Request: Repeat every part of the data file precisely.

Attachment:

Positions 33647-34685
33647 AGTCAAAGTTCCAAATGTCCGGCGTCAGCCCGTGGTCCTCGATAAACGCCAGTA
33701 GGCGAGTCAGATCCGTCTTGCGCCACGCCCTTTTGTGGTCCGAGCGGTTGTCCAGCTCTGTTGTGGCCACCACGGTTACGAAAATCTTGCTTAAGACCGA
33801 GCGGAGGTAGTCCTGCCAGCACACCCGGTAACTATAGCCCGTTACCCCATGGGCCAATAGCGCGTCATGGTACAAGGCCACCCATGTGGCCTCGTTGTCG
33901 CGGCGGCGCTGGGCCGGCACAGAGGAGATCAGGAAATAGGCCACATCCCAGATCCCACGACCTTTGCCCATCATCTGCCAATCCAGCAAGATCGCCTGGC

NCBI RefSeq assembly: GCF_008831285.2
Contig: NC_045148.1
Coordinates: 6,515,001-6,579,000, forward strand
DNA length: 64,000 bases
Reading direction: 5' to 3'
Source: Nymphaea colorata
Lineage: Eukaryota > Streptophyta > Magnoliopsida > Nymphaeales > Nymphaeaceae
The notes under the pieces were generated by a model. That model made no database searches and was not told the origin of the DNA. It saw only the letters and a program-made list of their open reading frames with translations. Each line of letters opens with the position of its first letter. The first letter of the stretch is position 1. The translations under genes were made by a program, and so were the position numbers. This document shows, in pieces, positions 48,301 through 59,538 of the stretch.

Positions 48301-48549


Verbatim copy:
Positions 33647-34685
33647 AGTCAAAGTTCCAAATGTCCGGCGTCAGCCCGTGGTCCTCGATAAACGCCAGTA
33701 GGCGAGTCAGATCCGTCTTGCGCCACGCCCTTTTGTGGTCCGAGCGGTTGTCCAGCTCTGTTGTGGCCACCACGGTTACGAAAATCTTGCTTAAGACCGA
33801 GCGGAGGTAGTCCTGCCAGCACACCCGGTAACTATAGCCCGTTACCCCATGGGCCAATAGCGCGTCATGGTACAAGGCCACCCATGTGGCCTCGTTGTCG
33901 CGGCGGCGCTGGGCCGGCACAGAGGAGATCAGGAAATAGGCCACATCCCAGATCCCACGACCTTTGCCCATCATCTGCCAATCCAGCAAGATCGCCTGGC

NCBI RefSeq assembly: GCF_008831285.2
Contig: NC_045148.1
Coordinates: 6,515,001-6,579,000, forward strand
DNA length: 64,000 bases
Reading direction: 5' to 3'
Source: Nymphaea colorata
Lineage: Eukaryota > Streptophyta > Magnoliopsida > Nymphaeales > Nymphaeaceae
The notes under the pieces were generated by a model. That model made no database searches and was not told the origin of the DNA. It saw only the letters and a program-made list of their open reading frames with translations. Each line of letters opens with the position of its first letter. The first letter of the stretch is position 1. The translations under genes were made by a program, and so were the position numbers. This document shows, in pieces, positions 48,301 through 59,538 of the stretch.

Positions 48301-48549